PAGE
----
Conservation, Biodiversity and International Law

Conservation, Biodiversity and International Law

New Horizons in Environmental and Energy Law series

Alexander Gillespie

This important and timely book provides a rigorous overview of the defining issues presently facing conservation at international level. The author provides detailed coverage of topics ranging from the classification of species right through to access and benefit sharing, drawing on his personal experience at intergovernmental level. Each question is examined through the prism of dozens of treaties and hundreds of decisions and resolutions of the key multilateral regimes, and the law in each area is supplemented by the necessary considerations of science, politics and philosophy – providing much-needed context for the reader.

Chapter 5: Tangible Benefits

Alexander Gillespie

Subjects: environment, environmental law, law - academic, environmental law, public international law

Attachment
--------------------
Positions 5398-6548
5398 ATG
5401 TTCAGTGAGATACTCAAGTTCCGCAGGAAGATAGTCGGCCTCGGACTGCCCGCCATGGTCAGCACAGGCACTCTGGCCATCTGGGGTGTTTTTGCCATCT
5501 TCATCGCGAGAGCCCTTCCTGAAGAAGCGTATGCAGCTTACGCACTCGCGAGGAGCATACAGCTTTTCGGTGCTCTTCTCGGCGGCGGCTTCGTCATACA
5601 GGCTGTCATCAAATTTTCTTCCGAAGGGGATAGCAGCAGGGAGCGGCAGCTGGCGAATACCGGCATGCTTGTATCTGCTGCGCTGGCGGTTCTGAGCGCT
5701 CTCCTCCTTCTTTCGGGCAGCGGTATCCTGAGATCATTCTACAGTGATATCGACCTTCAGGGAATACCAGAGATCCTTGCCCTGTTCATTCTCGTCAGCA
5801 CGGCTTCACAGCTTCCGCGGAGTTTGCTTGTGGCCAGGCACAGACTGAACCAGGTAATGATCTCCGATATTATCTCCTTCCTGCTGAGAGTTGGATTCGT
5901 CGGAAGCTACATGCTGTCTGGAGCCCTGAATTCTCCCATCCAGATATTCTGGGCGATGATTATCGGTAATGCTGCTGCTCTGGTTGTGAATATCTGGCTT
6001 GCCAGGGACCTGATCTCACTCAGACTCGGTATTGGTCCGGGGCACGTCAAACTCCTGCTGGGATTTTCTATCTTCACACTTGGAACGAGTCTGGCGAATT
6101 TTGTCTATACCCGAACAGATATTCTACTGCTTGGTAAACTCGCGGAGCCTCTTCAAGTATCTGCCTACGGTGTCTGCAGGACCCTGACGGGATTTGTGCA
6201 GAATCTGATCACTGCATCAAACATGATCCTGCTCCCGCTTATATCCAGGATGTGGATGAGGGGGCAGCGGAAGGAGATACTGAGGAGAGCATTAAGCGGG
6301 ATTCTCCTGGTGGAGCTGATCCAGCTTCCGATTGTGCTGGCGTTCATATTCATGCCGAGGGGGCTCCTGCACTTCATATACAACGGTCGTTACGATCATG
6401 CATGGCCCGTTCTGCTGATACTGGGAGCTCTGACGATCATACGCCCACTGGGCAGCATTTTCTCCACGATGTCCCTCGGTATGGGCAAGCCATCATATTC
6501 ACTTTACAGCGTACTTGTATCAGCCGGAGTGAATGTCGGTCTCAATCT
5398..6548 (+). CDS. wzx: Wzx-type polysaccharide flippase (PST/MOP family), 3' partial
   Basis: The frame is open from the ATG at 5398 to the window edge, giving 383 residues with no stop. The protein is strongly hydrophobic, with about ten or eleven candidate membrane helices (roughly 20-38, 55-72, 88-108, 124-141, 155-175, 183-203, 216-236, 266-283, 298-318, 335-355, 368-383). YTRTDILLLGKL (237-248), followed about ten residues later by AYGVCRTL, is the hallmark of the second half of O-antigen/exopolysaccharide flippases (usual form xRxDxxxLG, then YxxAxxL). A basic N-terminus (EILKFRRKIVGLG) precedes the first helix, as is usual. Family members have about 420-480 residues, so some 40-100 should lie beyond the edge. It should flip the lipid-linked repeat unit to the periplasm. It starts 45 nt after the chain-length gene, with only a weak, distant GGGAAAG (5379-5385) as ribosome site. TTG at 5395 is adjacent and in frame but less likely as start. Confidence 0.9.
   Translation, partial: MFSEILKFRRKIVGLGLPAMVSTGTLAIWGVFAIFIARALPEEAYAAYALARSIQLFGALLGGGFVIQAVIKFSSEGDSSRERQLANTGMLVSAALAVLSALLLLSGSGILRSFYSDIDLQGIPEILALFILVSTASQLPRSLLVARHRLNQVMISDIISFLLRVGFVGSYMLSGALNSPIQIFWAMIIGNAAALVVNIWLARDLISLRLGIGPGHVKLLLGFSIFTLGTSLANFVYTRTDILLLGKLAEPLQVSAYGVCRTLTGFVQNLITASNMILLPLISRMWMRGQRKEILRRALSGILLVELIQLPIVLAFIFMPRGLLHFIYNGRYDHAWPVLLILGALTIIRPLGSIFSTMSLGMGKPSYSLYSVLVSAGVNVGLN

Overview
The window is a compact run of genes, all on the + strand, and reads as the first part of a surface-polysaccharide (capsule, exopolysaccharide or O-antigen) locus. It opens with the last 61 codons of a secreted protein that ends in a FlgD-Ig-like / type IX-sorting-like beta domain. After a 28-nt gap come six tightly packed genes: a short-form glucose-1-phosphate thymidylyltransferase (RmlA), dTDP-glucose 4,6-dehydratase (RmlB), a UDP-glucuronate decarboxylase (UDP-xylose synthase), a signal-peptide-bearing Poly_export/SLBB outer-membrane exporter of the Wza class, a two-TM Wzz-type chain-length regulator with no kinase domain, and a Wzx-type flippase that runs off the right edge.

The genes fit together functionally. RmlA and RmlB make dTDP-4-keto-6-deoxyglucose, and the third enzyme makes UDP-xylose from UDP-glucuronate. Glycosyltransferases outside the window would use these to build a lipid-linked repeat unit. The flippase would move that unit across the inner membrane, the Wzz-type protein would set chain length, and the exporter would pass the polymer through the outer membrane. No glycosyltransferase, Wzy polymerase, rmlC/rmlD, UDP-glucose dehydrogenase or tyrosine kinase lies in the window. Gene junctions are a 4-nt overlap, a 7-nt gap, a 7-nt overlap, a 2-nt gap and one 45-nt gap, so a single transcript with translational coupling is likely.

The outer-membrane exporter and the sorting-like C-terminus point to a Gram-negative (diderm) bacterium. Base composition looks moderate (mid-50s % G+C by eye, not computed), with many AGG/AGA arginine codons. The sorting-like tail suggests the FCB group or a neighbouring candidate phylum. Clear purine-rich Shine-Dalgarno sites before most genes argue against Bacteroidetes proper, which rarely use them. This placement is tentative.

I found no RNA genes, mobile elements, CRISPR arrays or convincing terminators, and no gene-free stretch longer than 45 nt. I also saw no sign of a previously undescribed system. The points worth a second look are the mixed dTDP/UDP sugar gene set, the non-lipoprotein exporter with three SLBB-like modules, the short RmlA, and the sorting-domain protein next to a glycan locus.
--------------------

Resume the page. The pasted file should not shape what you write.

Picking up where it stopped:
1. INTRODUCTION Although it is axiomatic, it is necessary to point out the obvious which is that humanity exists because of the Earth, its ecosystems and the species upon it – not the other way around. The well-being of every human population in the world is fundamentally and directly dependent upon non-human species and ecosystems in local, regional, and global contexts. Since the beginning of human time, humanity has prospered from the direct conversion and utilization of these resources. This pattern has not changed in the 21st century. From the food we eat to the purified air we breathe, biodiversity and ecosystems contribute both directly and indirectly to the success, if not the very existence, of humanity.1 This chapter is about the tangible benefits that biodiversity provides to humanity. Chapter 6 is about the intangible benefits. In this chapter, the focus is upon direct benefits (including those of genetic modification) and indirect benefits (at the macro, micro, and keystone levels). The economic value of all of these benefits, especially via tourism, is the foremost example of the tangible benefits of biodiversity. 2. DIRECT BENEFITS Direct anthropocentric self-interest is the most commonly touted reason to protect the environment. The broad rubric of self-interest encompasses a multitude of reasons. However, for the purpose of this chapter, I shall draw on the more direct benefits to humanity from nature. This broad idea of self-interested conservation has a long history as a justification to protect species.2 It first appeared in the Old Testament when God...

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